I like when health officials and scientists are blunt. Sometimes we get too caught up in minutiae and specificity that we lose our core message. Honestly, getting your message across to the public and to the right people is hard, and the vast minority of scientists and public health officials are not good at it. At all. However, when someone has a clear message, like this statement from Dr. Tom Frieden, the Director of the CDC, I take notice. And I hope everyone else does too:
“Antibiotic resistance is rising for many different pathogens that are threats to health. If we don’t act now, our medicine cabinet will be empty and we won’t have the antibiotics we need to save lives.”
If that statement doesn’t cause you to stop, shudder, and seriously think about the consequences of having no effective antibiotics, it may be time to revisit a post from last year on this blog dealing with that very topic. Go on and have a looksie, and we’ll continue right back here when you’re ready. Seriously–getcha some background before we continue.
Welcome back! Next, let’s look at the important role pharmaceutical companies play in producing antibiotics.
The Pharmaceutical Companies
According to an article in the Chicago Tribune earlier this year, the number of new systemic antibiotics approved by the US Food and Drug Administration dropped from 16 between 1983 and 1987 to just two in the past five years.
Pharmaceutical companies are, well, companies. They exist to make money. Obviously, the medicine created from these companies help millions of people around the world, myself included. It would seem that now is the perfect time for more and more pharmaceutical companies to invest in the research and development of new antibiotics. But this is not the case.
In the world of pharmaceuticals, antibiotics do not bring in as much revenue as almost all of the other drugs produced. Therefore, there’s not that much of a financial incentive for these companies to produce the antibiotics. Most people also don’t realize the enormous amount of money and time that go into the researching and testing of new drugs. It’s a very strict and rigorous process that takes years. And right now, the incentive for most companies is just not there.
What Happens Now?
My intent is not to make pharmaceutical companies out to be the “bad guys”. I know many people have opinions about “Big Pharma”, but that’s not the focus of this post. But in our society of the free market and capitalism, the fact that money is a big motivator should not be a surprise to anyone.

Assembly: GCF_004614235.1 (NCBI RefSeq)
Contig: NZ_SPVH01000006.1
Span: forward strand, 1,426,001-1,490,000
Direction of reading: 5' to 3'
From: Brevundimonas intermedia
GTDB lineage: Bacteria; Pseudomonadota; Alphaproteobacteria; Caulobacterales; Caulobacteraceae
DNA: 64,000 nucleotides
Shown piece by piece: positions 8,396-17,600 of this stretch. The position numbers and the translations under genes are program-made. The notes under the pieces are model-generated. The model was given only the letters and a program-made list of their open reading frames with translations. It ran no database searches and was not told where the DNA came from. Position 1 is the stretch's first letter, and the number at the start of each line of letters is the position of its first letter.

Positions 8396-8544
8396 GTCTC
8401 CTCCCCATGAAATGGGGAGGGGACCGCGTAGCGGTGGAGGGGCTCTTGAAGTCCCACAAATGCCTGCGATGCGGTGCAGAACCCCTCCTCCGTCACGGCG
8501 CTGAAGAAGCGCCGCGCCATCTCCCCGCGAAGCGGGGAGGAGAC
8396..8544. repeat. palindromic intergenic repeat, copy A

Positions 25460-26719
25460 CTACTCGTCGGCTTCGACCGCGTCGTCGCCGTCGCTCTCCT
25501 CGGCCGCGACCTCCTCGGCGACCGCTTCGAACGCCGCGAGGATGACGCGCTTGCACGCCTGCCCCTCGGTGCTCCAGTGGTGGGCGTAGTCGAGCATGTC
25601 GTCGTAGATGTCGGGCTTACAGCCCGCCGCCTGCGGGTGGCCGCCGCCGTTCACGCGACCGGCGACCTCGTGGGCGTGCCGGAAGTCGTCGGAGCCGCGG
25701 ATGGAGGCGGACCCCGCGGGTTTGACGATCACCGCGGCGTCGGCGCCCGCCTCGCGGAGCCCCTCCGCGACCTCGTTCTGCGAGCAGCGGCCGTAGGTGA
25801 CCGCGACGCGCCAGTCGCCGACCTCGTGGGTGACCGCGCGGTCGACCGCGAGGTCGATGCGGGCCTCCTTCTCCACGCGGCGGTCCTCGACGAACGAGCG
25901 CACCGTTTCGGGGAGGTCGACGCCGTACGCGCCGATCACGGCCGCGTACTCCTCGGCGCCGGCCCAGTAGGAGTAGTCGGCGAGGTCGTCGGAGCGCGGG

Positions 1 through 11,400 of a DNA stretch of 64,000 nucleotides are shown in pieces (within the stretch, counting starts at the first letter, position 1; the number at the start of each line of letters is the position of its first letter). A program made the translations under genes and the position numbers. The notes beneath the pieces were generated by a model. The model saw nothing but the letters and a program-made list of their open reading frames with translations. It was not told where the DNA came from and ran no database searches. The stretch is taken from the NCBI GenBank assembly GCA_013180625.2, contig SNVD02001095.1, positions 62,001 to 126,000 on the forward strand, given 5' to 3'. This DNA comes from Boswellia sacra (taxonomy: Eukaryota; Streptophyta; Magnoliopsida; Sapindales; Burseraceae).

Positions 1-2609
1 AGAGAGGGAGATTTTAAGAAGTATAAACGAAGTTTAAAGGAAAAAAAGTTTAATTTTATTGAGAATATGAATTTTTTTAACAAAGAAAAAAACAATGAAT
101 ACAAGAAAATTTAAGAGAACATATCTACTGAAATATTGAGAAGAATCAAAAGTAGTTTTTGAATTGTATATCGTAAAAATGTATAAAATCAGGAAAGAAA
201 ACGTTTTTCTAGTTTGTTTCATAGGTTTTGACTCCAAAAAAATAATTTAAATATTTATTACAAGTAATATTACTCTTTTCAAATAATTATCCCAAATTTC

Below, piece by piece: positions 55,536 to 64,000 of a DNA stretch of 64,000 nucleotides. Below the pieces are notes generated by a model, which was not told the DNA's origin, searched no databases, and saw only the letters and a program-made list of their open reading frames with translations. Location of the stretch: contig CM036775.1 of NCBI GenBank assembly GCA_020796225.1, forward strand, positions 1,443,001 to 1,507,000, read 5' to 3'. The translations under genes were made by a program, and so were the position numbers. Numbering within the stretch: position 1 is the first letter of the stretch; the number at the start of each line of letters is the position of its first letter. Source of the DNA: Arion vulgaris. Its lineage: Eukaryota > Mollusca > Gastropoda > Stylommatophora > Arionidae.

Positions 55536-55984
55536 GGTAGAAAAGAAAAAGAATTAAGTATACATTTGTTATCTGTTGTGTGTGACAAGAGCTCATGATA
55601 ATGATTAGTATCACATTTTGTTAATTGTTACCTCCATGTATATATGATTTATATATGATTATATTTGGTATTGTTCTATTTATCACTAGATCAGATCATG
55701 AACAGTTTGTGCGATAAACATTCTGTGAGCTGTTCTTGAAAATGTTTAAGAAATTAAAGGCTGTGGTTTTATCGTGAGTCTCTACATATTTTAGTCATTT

I also don’t want to give the impression that there are no pharmaceutical companies in existence today who are not researching, or at least allocating time and money, to producing new antibiotics. GlaxoSmithKline was recently given about $200 million from the US to develop new drugs. Some other companies are following suit, but it is not enough to stave off the looming public health crisis that some, including Dr. Frieden, can see coming.
zzzzzz……zzzzsdsfhoi…wha?? Oh hi! I guess I must have dozed off for a few seconds. Wait, I’ve been sleeping since March?
Yes, blog, you’ve been asleep for a while. We’re going through some changes here at the Orders of Magnitude household. You may be a seeing a little less of Patricia Waldron, whose journalistic abilities will be taking her to the redwoods and beaches of Santa Cruz, CA. I’ll be in OKC for the time being, but now that things have settled down a bit, we’ll be able to get back into a regular blogging schedule. What have we missed? Probably not a lot, right?
An August 5th story in The Telegraph says that having an orgasm instead of doing a crossword puzzle is better for your brain. What if you’re doing a crossword AND having sex? I guess that would make the sex not as good…anyway, I think we all know what we need to do here.
Never fear! Just because we haven’t been posting doesn’t mean we haven’t been paying attention to all the awesome science. Stay tuned, Magnituders. We’re just getting started.